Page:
nep-ind New Economics Papers
on Industrial Organization
Issue of 2014‒08‒16
four papers chosen by
Kwang Soo Cheong
Johns Hopkins University

  1. When Economics Met Antitrust: The Second Chicago School and the Economization of Antitrust Law By Patrice Bougette; Marc Deschamps; Frédéric Marty
  2. Competition as a Discovery Procedure: Schumpeter Meets Hayek in a Model of Innovation By Pedro Bento
  3. Product Market Competition and Industry Returns By M. Cecilia Bustamante; Andrés Donangelo
  4. Results of the German Software Industry Survey 2013 By Pussep, Anton; Schief, Markus; Weiblen, Tobias; Leimbach, Timo; Peltonen, Juhana; Rönkkö, Mikko; Buxmann, Peter

  1. By: Patrice Bougette (University of Nice Sophia Antipolis, France; GREDEG CNRS); Marc Deschamps (University of Nice Sophia Antipolis, France; GREDEG CNRS; BETA CNRS); Frédéric Marty (GREDEG CNRS; University of Nice Sophia Antipolis; OFCE - Sciences Po. Paris)
    Abstract: In this article, we use a history of economic thought perspective to analyze the process by which the Chicago School of Antitrust emerged in the 1950s and became dominant in the US. We show the extent to which economic objectives and theoretical views shaped antitrust laws in their inception. After establishing the minor influence of economics in the promulgation of U.S. competition laws, we then highlight U.S. economists' very cautious views about antitrust until the Second New Deal. We analyze the process by which the Chicago School developed a general and coherent framework for competition policy. We rely mainly on the seminal and programmatic work of Director and Levi (1956) and trace how this theoretical paradigm was made collective, i.e. the 'economization' process took place in US antitrust. Finally, we discuss the implications, if not the possible pitfalls, of such a conversion to economics-led competition law enforcement.
    Keywords: Antitrust, Chicago School, Consumer welfare, Efficiency, Monopolization
    JEL: K21 L40
    Date: 2014–07
    URL: http://d.repec.org/n?u=RePEc:gre:wpaper:2014-23&r=ind
  2. By: Pedro Bento (West Virginia University, College of Business and Economics)
    Abstract: I incorporate an insight of Friedrich Hayek - that competition allows a thousand flowers to bloom, and discovers the best among them - into a model of Schumpeterian innovation. Firms face uncertainty about the optimal direction of innovation, so more innovations implies a higher expected value of the `best' innovation. The model accounts for two seemingly contradictory relationships reported in recent empirical studies - a positive relationship between competition and industry-level productivity growth, and an inverted-U relationship between competition and firm-level innovation. Notwithstanding the positive relationship between competition and growth, I find antitrust policy reduces industry-level growth.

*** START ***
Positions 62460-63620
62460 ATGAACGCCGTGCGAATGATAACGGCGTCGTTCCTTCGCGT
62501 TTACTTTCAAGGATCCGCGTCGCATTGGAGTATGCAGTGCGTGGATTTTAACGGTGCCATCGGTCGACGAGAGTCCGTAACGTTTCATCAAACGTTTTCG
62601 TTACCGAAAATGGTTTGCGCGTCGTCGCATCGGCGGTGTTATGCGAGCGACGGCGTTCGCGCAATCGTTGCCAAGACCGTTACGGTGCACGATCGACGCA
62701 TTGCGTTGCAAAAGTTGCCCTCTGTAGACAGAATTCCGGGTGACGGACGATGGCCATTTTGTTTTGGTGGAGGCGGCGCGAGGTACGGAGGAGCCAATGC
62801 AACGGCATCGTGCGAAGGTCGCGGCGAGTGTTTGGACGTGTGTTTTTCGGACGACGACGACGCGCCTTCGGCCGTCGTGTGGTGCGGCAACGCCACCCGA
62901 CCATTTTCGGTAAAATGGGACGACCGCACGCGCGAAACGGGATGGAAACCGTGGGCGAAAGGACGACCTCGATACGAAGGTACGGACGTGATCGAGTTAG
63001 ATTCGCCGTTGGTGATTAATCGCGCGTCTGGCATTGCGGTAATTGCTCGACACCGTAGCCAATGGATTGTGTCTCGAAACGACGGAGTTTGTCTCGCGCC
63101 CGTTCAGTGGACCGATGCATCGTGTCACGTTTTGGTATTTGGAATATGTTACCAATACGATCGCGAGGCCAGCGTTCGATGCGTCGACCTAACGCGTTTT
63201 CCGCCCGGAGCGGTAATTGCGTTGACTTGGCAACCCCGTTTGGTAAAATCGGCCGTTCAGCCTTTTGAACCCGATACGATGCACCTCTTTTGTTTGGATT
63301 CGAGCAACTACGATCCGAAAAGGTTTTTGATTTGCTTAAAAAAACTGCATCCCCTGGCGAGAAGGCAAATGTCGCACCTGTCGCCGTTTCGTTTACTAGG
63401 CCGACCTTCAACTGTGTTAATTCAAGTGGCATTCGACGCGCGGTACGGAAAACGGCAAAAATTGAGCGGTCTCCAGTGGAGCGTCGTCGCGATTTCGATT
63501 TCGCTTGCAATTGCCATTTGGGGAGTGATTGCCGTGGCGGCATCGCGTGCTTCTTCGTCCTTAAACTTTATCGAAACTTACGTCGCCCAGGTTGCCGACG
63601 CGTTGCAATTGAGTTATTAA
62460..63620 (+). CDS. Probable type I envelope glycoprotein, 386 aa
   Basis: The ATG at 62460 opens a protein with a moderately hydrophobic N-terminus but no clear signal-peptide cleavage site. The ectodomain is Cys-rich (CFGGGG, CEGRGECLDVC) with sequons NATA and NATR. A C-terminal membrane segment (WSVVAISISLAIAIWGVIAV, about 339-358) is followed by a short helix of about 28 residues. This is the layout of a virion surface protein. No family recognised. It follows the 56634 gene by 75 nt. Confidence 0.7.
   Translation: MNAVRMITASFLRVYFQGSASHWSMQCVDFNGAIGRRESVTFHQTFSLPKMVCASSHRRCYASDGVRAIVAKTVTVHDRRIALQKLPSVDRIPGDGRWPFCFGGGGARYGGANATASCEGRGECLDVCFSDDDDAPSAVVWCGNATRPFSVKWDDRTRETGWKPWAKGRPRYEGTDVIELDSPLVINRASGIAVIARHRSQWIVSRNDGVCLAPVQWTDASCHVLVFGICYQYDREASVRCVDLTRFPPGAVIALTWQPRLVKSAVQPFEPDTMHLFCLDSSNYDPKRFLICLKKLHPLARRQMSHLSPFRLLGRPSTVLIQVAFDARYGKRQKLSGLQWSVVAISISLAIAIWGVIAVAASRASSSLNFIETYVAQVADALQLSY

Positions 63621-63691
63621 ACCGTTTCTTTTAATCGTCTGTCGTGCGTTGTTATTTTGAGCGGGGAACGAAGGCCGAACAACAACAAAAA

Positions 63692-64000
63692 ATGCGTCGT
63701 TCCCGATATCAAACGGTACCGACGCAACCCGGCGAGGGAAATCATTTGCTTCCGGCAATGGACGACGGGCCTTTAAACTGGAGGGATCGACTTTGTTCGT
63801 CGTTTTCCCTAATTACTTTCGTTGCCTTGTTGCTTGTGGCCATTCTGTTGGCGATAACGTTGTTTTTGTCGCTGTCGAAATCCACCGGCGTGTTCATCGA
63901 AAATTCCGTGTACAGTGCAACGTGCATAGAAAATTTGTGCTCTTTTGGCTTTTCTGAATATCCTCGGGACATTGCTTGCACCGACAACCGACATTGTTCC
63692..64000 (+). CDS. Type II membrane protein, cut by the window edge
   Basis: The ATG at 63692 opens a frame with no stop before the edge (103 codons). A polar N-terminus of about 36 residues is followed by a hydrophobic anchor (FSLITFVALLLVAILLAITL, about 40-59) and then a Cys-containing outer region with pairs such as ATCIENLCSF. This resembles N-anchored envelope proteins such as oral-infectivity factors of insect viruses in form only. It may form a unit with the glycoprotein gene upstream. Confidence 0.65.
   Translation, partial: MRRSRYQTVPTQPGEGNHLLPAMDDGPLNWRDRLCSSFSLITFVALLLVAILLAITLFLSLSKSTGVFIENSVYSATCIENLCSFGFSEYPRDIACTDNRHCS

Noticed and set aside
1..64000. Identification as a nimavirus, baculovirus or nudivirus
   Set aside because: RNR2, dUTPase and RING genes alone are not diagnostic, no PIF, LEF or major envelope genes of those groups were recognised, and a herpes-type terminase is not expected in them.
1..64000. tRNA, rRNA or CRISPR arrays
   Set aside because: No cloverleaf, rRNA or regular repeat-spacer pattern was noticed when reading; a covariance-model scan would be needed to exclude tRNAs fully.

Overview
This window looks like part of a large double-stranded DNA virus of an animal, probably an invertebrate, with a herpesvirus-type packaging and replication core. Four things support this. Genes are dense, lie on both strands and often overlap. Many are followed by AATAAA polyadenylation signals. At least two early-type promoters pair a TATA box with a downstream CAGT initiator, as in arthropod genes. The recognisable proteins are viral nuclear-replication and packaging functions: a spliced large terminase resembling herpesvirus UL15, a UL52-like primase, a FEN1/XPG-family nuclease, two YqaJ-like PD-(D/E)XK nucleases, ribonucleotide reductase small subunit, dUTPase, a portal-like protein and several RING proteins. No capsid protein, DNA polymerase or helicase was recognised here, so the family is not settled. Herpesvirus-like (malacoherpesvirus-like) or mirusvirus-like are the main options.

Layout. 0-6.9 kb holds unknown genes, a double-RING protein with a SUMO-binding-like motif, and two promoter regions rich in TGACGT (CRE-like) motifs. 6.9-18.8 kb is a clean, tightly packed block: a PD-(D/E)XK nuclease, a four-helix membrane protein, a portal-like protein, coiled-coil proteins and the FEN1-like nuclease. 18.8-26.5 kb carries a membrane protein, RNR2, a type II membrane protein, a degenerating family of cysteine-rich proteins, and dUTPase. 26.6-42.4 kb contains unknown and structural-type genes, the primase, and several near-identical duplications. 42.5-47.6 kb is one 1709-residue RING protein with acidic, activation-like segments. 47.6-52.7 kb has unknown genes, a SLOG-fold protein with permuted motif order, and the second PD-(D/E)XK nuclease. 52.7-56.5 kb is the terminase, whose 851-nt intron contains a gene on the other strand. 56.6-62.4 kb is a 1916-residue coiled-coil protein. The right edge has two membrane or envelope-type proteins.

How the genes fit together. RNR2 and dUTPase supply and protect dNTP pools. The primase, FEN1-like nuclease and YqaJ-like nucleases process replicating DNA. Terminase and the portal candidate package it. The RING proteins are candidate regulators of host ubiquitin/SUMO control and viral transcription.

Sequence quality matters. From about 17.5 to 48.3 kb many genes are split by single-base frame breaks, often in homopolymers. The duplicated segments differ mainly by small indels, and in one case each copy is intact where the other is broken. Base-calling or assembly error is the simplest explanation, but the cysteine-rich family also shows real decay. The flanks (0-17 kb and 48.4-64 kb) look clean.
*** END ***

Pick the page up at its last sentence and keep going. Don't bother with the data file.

Keywords: competition, innovation, productivity growth, inverted-u, antitrust, regulation
    JEL: O31 O40 L41 L51
    Date: 2013–08
    URL: http://d.repec.org/n?u=RePEc:wvu:wpaper:13-10&r=ind
  3. By: M. Cecilia Bustamante; Andrés Donangelo
    Abstract: This paper shows that product market competition has two opposing effects on asset returns. The first relates to the procyclical nature of the value destruction from expansion of competitors, which lowers exposure to systematic risk in more competitive industries. The second is related to the narrower profit margins due to competition, which increase exposure to systematic risk. We find that the first effect dominates the second, so that firms in more competitive industries generally earn lower asset returns. Our results are robust to using five alternative measures of competition and to controlling for the sample selection bias of publiclylisted firms.
    Date: 2014
    URL: http://d.repec.org/n?u=RePEc:fmg:fmgdps:dp728&r=ind
  4. By: Pussep, Anton; Schief, Markus; Weiblen, Tobias; Leimbach, Timo; Peltonen, Juhana; Rönkkö, Mikko; Buxmann, Peter
    Abstract: This is the second year that we execute the Software Industry Survey in Germany and publish a report with the main results. As formulated in 2012, our goal is to investigate the current state of the German software industry on a yearly basis. Conclusions are made based on grounded data and empirical findings. We hope that this type of research will contribute to the work of both, practitioners and researchers.
    Date: 2013–08–12
    URL: http://d.repec.org/n?u=RePEc:dar:wpaper:62971&r=ind

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